4. Distribute copies of Sojourner Truth: Ain't I A Woman? (see Handout Three). Spend some time reviewing who she was.A very good synopsis of her life after her work in the Underground Railway is provided in For the Benefit of All: A History of Philanthropy in Michigan, page 37. She was a slave until the state of New York freed all of its slaves in 1828. Then she preached and traveled throughout most of the United States speaking out against slavery. She recruited supplies for African American regiments during the Civil War and advocated setting aside land in the West for a freed people's settlement. Ain't I A Woman? was one of her most famous speeches and had nothing to do with slavery, but everything to do with the rights of women. Discuss the questions included with her speech, emphasizing her message, how her life's experiences affected her beliefs and values, and her persuasive techniques in getting her message across.

  5. Using the information gained from studying the three speeches and their speakers, ask the class to reach consensus on three qualities that make an effective speech and three qualities that make an effective speaker.

Assessment 

Ask each student to prepare a two or three-minute speech on one of the three speakers and the qualities that made him or her effective. Have each student pair off with another person and perfect the speech by delivering it to his or her partner. One note card may be used. Students should try to emulate those qualities and the content reflected upon by the whole group. Monitor groups randomly. A rubric used in grading should include these categories: historical accuracy, a good attention-getter, three specific reasons with examples demonstrating why the person was an effective speaker and a catchy conclusion which restates the reasons.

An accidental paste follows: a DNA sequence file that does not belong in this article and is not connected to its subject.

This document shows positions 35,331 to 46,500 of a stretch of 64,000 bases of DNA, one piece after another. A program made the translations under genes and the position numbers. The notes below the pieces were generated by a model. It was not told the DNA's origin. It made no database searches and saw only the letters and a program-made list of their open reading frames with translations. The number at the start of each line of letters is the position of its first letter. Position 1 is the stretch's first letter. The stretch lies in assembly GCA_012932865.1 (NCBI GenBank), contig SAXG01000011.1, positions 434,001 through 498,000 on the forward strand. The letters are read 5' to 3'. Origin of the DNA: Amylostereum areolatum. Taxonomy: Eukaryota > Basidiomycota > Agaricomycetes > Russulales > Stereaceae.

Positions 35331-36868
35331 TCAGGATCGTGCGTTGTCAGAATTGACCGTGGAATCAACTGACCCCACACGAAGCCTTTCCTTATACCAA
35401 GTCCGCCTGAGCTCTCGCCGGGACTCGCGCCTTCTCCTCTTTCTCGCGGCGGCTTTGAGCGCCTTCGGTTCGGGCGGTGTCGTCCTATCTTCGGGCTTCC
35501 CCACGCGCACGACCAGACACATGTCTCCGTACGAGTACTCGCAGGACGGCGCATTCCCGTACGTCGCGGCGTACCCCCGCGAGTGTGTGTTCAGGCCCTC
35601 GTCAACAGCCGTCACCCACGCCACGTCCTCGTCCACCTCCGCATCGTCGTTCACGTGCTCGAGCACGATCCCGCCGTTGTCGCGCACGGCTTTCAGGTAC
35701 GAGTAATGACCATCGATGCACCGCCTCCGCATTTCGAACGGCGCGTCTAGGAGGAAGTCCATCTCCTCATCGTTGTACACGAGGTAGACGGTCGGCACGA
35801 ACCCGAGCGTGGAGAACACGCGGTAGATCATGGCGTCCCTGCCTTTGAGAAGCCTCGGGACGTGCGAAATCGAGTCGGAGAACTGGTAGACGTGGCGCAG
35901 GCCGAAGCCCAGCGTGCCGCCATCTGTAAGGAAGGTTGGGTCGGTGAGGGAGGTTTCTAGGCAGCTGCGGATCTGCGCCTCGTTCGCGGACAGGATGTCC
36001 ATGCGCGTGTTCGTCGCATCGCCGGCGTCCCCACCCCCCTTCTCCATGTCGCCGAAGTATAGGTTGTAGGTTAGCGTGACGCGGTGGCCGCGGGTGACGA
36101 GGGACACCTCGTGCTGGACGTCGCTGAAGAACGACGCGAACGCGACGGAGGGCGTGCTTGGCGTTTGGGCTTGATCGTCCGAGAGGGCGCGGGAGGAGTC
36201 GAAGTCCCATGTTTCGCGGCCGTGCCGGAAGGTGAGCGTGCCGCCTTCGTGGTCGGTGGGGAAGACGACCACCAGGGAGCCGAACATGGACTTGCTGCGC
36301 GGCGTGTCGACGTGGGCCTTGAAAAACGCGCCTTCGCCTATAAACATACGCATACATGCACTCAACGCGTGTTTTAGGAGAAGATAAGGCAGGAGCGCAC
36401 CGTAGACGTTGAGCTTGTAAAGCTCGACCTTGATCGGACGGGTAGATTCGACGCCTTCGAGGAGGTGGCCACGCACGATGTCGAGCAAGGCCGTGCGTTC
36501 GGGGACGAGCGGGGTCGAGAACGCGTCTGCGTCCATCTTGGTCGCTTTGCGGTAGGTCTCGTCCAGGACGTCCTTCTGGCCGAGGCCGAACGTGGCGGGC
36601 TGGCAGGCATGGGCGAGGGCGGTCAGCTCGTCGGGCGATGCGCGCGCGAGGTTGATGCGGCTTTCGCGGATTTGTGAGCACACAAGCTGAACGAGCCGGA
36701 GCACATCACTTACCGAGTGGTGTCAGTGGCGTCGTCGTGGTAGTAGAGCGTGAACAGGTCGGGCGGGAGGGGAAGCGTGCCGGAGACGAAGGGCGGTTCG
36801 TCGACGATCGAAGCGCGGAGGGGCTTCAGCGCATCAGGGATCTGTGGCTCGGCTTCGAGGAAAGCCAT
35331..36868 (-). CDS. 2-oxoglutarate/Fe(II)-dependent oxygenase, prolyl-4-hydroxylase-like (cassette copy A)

Philanthropy Framework

  1. Strand PHIL.I Definitions of Philanthropy
    1. Standard DP 06. Role of Family in Philanthropy
      1. Benchmark HS.3 Identify how subgroups and families in society demonstrate giving, volunteering, and civic involvement.
  2. Strand PHIL.II Philanthropy and Civil Society
    1. Standard PCS 01. Self, citizenship, and society
      1. Benchmark HS.2 Discuss and give examples of why some humans will sacrifice for the benefit of unknown others.
    2. Standard PCS 02. Diverse Cultures
      1. Benchmark HS.2 Give examples from history of how intolerance of ideas, religion, and minorities contributed to social disintegration.
      2. Benchmark HS.7 Identify and give examples of the important roles women and minorities have played in the civil society sector in history.
    3. Standard PCS 07. Skills of Civic Engagement
      1. Benchmark HS.1 Utilize the persuasive power of written or oral communication as an instrument of change in the community, nation or the world.
      2. Benchmark HS.3 Participate in acts of democratic citizenship in the community, state or nation, such as petitioning authority, advocating, voting, group problem solving, mock trials or classroom governance and elections.